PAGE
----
Analysis: For Ahmadinejad in New York, a job worryingly well done

By David Horovitz September 28, 2007

The Iranian president challenged the world order, and then went home to resume translating threats into action

In the Arab world, for the first three decades of Israeli statehood, there was no doubt and no debate as to whether Israel should be allowed to exist. The insistent consensus was that it should not, and that it was only a matter of time, and of Arab military victory, until it did not.

President Anwar Sadat changed that thinking at a stroke when he flew to Jerusalem in 1977, and parts of the Arab world – most notably Jordan – gradually changed with him.

President Mahmoud Ahmadinejad’s public relations successes in the United States this week represent a further profoundly significant and troubling step in Iran’s widening campaign to reverse this process, to revive the notion – in the Arab world, and now beyond – that Israel is not a fact that must grudgingly be acknowledged, but a short-term irritant that can be removed.

But his successes in New York went far beyond the assault on Israel. At the United Nations General Assembly on Tuesday, he mounted a concerted assault on the post- World War II global hierarchy, and set up Iran as an alternative world leader, falsely depicting his regime as the exemplar of humane, fair-minded governance.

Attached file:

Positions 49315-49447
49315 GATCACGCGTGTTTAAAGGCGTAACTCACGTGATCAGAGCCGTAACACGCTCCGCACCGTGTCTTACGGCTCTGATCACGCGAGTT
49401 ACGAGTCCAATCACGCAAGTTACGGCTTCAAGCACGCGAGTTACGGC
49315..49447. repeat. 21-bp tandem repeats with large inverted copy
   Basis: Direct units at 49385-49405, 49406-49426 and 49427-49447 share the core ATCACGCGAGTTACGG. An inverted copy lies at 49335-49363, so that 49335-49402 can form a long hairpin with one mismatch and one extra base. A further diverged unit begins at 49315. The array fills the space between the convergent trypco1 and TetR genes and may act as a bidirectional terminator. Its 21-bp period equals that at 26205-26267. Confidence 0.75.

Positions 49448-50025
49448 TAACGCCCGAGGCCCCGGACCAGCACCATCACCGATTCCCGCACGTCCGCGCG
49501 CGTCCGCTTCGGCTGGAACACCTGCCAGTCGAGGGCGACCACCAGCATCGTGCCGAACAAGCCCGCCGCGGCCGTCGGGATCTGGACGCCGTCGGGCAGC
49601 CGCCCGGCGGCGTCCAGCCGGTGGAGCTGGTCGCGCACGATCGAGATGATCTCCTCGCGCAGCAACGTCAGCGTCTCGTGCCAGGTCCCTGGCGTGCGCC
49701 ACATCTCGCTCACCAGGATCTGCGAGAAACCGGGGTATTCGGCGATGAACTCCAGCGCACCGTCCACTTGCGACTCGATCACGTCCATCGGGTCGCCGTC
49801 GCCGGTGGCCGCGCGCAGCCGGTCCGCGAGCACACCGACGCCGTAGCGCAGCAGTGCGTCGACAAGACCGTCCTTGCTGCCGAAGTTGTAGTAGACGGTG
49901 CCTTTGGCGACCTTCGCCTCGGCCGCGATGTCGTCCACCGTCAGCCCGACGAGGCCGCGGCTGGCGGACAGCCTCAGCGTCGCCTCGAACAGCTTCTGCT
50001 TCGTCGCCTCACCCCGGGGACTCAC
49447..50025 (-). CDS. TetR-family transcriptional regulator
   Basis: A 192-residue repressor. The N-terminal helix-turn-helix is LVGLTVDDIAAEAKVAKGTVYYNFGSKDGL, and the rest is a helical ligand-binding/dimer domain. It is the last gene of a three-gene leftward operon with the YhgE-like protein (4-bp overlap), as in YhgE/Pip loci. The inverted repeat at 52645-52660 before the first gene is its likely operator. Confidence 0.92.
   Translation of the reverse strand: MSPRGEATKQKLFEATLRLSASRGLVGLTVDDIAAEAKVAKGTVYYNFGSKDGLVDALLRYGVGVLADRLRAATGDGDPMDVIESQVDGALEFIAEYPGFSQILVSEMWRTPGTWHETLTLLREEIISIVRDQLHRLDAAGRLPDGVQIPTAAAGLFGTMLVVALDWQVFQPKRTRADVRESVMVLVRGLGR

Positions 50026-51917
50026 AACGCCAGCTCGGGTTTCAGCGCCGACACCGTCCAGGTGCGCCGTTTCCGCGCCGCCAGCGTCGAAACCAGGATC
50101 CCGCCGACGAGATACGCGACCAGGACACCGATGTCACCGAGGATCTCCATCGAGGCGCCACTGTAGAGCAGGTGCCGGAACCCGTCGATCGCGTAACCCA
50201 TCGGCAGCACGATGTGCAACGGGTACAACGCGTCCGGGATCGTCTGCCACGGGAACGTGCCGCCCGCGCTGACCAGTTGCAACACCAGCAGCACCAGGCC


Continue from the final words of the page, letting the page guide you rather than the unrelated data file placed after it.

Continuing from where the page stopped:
THE Iranian strategy against Israel is threefold: the pursuit of the nuclear program, the battering of Israel with missiles and terrorist attacks, and the delegitmization of Israel internationally, leading to intended gradual isolation.

1) His empty denials aside, Ahmadinejad’s Iran is seeking a nuclear capability that, if allowed to reach fruition, spells destruction for Israel – and that stands whether Iran intends to fire nuclear devices at Israel, supply nuclear bombs to terror groups or other third parties for use against Israel, or remake the regional balance of power and destroy Israel psychologically and economically with the very threat of a resort to nuclear attack.

2) Meanwhile, via its support for Hamas and Islamic Jihad on two fronts, and Hizbullah on a third, Iran is both challenging Israel’s daily well-being, and encouraging the notion that Israel’s long assured military edge can be rendered irrelevant, and the country thus made vulnerable, by asymmetrical warfare.

3) This type of warfare, in turn, has proved devastatingly successful in harming Israel’s international standing. Opening fire on Gaza and northern Israel from residential areas, the Iranian-sponsored terror groups and guerrilla armies draw Israeli retaliatory fire which inevitably causes civilian casualties. And no matter how articulate Israel’s spokespeople, a talking head, trying desperately to explain who is the aggressor and who the victim, is hard-pressed to make an impression when speaking over fresh footage of civilian victims in Lebanon or the Gaza Strip.

The consequence in recent years has been widening international criticism of Israel’s purported disproportionate response to unprovoked attack. Parts of Europe, significantly including the United Kingdom, have been largely won over to this misreading of our reality.